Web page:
Building Bridges: An Overview of Social Prescribing for Older Adults in British Columbia

Margaret Lin, Bev Pitman, Prab Sandhu and Maureen Ashe

Social prescribing is a health and social model of care that recognizes community-based knowledge, resources, and other types of care or support. Informed by the social determinants of health, it aims to address people’s unmet social needs. Although it has been around for some time, a more coordinated approach has started globally.

In British Columbia, social prescribing for older adults launched in 2020, with demonstration programs in almost 20 sites. From startup until March 2023, the programs have supported approximately 2,500 older adults. Currently, social prescribing is offered in almost 60 community programs, with plans for further growth across the province.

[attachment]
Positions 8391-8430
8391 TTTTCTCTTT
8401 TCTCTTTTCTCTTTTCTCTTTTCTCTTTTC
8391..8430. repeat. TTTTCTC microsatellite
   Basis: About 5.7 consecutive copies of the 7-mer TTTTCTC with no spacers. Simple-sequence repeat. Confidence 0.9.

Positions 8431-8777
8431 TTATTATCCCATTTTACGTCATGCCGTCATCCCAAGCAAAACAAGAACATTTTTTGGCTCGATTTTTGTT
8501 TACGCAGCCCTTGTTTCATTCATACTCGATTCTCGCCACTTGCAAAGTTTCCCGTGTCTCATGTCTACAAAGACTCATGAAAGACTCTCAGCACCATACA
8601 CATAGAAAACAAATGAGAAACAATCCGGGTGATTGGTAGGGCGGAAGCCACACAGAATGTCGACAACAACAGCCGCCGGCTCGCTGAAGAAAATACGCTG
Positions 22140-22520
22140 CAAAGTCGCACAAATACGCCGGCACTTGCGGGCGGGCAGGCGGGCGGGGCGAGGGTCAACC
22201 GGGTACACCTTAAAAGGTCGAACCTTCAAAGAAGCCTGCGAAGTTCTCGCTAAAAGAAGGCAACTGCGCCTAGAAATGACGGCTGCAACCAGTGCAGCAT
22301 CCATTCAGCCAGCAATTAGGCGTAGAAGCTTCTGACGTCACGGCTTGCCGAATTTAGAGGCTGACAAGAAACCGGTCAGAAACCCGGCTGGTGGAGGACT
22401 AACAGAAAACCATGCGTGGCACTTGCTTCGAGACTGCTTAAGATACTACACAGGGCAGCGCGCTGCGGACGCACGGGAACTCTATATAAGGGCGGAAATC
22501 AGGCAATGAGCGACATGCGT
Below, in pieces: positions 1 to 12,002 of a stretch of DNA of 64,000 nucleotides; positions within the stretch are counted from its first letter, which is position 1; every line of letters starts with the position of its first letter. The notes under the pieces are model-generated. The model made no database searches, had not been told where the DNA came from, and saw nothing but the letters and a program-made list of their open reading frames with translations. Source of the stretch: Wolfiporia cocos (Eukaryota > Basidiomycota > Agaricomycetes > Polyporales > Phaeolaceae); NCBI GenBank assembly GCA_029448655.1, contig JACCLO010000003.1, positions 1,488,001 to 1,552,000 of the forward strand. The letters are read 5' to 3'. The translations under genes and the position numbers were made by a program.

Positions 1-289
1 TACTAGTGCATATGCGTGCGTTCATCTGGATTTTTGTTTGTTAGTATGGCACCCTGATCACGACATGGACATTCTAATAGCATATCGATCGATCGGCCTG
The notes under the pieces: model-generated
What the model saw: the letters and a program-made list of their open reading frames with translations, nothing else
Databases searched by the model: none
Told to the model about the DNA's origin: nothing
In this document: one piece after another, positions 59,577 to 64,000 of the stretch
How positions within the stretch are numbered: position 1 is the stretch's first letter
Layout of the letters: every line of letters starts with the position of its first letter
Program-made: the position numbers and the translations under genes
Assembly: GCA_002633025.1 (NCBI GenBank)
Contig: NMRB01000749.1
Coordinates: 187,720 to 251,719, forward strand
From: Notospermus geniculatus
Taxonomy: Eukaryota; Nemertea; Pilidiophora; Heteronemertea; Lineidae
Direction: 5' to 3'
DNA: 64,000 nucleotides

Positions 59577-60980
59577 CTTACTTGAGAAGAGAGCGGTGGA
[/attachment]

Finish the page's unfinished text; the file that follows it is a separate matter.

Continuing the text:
Implementing social prescribing includes partnerships and close collaboration among people with unmet social needs, health and social care providers, community-based not-for-profit organizations, and other local services such as transportation to support comprehensive and connected care management. Some strategies to support the implementation of social prescribing can include consistent education, building environmental support, standardizing processes and dedicated team members.

Research related to social prescribing, specifically for older adults, is growing. Future areas for exploration include the implementation of social prescribing; the co-creation of care management pathways with input from older adults, families and communities, and defining important and meaningful outcomes to measure.

In this webinar, we aim to provide a description of social prescribing for older adults from the BC perspective. Watch here.